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Last-Minute Audits Build Little Confidence In Afghan Elections


This is WEEKEND EDITION from NPR News. I'm Linda Wertheimer, sitting in for Rachel Martin. In Afghanistan, more political wrangling today over the recent presidential election. Initial results from last month's presidential runoff election were delayed by a week when the election commission conducted a last-minute audit of more than 1 million votes. This all came about after candidate Abdullah Abdulla made accusations that the June 14 vote was rigged. NPR's Sean Carberry reports that the international community is pushing Afghan elected officials to conduct another, more thorough, fraud audit.

SEAN CARBERRY, BYLINE: On his annual visit to Kabul on July 4, Senator Lindsey Graham set off some fireworks of his own.


SENATOR LINDSEY GRAHAM: There needs to be an audit that is recognized by the Afghan people as legitimate and by the international community as legitimate.

CARBERRY: Graham says that without a more rigorous audit to eliminate the alleged fraud, the election will fail. And he says that means a bleak future for the country.


GRAHAM: And I cannot envision a scenario where these elections fail and the international community stays committed at the level they are today.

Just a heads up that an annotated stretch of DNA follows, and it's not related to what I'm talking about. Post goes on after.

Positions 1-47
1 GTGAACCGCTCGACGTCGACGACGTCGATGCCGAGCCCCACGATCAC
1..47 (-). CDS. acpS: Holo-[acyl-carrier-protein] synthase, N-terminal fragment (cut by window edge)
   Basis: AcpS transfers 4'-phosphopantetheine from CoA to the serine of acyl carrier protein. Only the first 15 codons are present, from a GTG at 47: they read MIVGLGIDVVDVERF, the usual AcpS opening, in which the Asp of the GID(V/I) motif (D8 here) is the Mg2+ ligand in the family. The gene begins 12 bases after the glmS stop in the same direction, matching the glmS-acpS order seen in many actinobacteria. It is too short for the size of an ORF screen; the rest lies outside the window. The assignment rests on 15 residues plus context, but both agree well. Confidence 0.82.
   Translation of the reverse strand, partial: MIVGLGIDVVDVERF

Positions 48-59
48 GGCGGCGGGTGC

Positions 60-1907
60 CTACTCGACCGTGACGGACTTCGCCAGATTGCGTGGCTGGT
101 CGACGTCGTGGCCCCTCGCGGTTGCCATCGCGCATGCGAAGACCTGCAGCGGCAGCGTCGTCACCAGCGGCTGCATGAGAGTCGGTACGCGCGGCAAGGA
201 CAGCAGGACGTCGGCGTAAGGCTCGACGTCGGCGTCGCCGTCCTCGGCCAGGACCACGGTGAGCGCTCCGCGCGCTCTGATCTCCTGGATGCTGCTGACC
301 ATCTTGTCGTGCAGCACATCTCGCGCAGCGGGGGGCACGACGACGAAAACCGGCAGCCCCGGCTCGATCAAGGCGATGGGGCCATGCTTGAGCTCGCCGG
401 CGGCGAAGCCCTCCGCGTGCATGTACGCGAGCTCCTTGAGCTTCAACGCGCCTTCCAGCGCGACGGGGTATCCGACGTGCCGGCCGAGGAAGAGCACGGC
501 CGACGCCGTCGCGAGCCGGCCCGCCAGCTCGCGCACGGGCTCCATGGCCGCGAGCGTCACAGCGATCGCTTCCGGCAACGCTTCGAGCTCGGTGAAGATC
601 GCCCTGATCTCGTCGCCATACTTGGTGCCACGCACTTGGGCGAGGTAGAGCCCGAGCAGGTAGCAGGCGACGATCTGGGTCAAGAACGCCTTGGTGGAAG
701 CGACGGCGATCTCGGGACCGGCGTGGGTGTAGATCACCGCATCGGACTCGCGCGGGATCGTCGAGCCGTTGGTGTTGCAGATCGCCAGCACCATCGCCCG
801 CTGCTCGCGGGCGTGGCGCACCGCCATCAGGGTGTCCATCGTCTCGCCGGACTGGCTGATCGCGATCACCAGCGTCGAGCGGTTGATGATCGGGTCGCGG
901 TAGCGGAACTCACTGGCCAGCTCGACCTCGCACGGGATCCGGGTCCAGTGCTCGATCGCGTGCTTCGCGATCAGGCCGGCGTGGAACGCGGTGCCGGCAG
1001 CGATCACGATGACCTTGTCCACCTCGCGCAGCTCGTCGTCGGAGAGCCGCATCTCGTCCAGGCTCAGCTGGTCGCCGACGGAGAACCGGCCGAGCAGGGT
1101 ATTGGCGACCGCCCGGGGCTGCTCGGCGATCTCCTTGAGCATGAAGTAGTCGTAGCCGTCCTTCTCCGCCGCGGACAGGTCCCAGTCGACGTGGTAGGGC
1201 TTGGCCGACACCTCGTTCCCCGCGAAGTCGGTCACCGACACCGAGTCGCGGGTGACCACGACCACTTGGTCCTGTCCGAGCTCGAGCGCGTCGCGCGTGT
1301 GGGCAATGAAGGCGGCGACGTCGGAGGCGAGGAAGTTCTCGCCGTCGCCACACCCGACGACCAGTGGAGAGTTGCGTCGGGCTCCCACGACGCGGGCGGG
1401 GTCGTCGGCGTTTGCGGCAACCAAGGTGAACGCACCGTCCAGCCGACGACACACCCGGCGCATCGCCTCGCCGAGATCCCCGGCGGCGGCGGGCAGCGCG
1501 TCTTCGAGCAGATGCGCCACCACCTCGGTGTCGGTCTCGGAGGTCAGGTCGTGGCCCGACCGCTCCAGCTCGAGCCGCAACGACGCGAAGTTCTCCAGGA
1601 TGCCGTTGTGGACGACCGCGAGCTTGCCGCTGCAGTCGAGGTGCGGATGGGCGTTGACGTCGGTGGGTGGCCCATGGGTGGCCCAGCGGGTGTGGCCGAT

CARBERRY: The current audit covers some 1,900 polling stations, about 8 percent of stations that were open on election day. Thijs Berman, the chief observer from the EU election team, says that's not enough to confer legitimacy on the results.


THIJS BERMAN: We conclude that you may well end up with more than 6,000 polling stations that need thorough audit.

CARBERRY: The two candidates agree, in principle, that a deeper audit is necessary. But they don't agree on the terms and timing. Abdullah Abdulla had a commanding lead in the first round of voting, but leaked results show him well behind in the runoff. Hence, he's demanding an aggressive audit before the preliminary results are released. Opponent Ashraf Ghani disagrees.


ASHRAF GHANI: Announcement of preliminary results cannot be postponed.

CARBERRY: Meanwhile, the rhetoric on social media between Abdulla and Ghani supporters is so toxic that the government even considered banning Facebook. And on the streets of Kabul, weary people just want a resolution to the stalemate.

SHARIFA ESMATI: (Foreign language spoken).

CARBERRY: Sharifa Esmati is a 21-year-old sociology student.

ESMATI: (Through translator) Afghanistan can't bear such uncertainty. Both candidates should sit and talk. They should think about the people.

ABBAS ALI DANISH: (Foreign language spoken).

CARBERRY: Abbas Ali Danish, a 22-year-old law student, says that Afghan people don't deserve to be punished with another civil war.

DANISH: (Through translator) The candidates need to negotiate a deal because the election commission isn't capable of resolving the dispute.

CARBERRY: Though expected tomorrow, the preliminary results could be further delayed. Then there's still another appeals process before the final results. Sean Carberry. NPR News, Kabul. Transcript provided by NPR, Copyright NPR.